Ex-Chairman of the House of Reps probe panel, Farouk Lawan bags 7 years jail term for demanding $3m bribe from Femi Otedola.
Justice Angela Otaluka of FCT High Cour Apo convicted him on all the three count charges the ICPC preferred against him.
The Federal Capital Territory High Court in Apo, Abuja, has dismissed the preliminary objection filed by Farouk Lawan, against his trial involving allegation that he received $500,000 bribe while serving as the House of Representatives chairman of the ad-hoc committee investigating the fraud around the oil subsidy regime in 2012.
Angela Otaluka, the trial judge, dismissed Mr Lawan’s objection in her judgment being delivered on Tuesday.
The decision set the stage for the judge to consider the case on merit in the rest of the judgment.
Ms Otaluka is the third judge to handle the trial that has spanned over nine years.
Two judges who earlier handled the matter could not see it to the end as the first one was elevated to the Court of Appeal bench and the second withdrew after Mr Lawan accused her of bias.
Mr Lawan is standing trial for allegedly demanding $3 million bribe from billionaire businessman, Femi Otedola, to remove his firms from the list of companies indicted for oil subsidy fraud by the House committee.
The defendant was said to have received $500,000 out of the $3million he demanded from Mr Otedola.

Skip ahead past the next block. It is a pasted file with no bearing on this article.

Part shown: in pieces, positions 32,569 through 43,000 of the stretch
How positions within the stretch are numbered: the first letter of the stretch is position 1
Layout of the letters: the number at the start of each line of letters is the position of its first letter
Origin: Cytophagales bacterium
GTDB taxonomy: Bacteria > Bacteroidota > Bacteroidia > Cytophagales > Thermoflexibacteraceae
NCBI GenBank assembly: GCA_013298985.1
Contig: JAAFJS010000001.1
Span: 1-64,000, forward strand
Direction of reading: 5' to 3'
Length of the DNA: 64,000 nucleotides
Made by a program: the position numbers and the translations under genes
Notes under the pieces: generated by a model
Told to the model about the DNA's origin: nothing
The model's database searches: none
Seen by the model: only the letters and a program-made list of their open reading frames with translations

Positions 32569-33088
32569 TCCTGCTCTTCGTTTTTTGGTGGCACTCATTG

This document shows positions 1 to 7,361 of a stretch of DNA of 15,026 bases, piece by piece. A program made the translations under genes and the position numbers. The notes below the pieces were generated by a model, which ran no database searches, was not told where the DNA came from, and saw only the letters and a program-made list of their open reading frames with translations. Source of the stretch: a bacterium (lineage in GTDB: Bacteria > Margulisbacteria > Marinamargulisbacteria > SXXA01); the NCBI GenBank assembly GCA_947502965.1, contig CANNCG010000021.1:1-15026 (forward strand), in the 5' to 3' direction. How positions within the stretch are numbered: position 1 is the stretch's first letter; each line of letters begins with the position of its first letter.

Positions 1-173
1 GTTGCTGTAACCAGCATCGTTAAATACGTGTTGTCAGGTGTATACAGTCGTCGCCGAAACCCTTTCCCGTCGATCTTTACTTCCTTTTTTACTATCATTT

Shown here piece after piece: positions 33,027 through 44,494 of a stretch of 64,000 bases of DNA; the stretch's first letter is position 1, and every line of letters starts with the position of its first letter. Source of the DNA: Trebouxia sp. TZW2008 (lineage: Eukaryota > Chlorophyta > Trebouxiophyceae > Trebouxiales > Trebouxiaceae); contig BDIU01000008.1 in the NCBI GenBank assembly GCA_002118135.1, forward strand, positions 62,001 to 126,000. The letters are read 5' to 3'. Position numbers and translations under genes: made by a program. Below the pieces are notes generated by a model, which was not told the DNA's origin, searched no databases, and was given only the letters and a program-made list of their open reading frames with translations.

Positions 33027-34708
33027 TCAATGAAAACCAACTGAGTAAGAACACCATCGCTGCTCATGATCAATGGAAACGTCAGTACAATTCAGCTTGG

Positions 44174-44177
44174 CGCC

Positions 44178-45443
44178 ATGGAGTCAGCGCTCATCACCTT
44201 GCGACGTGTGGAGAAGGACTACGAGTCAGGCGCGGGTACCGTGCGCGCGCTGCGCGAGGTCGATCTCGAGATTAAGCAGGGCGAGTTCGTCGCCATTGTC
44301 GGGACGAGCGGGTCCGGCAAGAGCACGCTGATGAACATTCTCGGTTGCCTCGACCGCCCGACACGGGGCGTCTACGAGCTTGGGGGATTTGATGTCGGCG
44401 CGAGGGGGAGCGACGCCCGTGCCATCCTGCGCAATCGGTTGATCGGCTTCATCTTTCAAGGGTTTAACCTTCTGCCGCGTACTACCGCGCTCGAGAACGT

Dismissing Mr Lawan’s preliminary objection to trial on Tuesday, Ms Otaluka said the argument of the defence lawyer, Mike Ozekhome, that Mr Lawan was not a public officer going by the Section 2 of the Independent Corrupt Practices and Other Related Offences Commission (ICPC) Act, was untenable.
The judge held that a public officer is anyone who occupies a public office and who is remunerated with public funds as against Mr Ozekhome’s argument that Mr Lawan was a “mere political office holders.”
Mr Lawan was the chairman of an ad hoc committee set up by the House in 2012 to investigate massive petrol subsidy fraud.
The committee found some oil companies culpable of defrauding the Federal Government via spurious subsidy claims. Zenon Petroleum and Gas Company, belonging to Mr Otedola, was also found culpable.
The committee enjoyed wide public approval of the committee’s work, with Mr Lawan appearing strict during public hearings on the matter.
He was later to be accused of had receiving bribe to clear some companies.
Mr Otedola’s encounter with the former lawmaker involving the exchange of about $500,000 was a “sting operation” to collect evidence, the State Security Service later told the court.
Mr Lawan denied the charges.
More details later…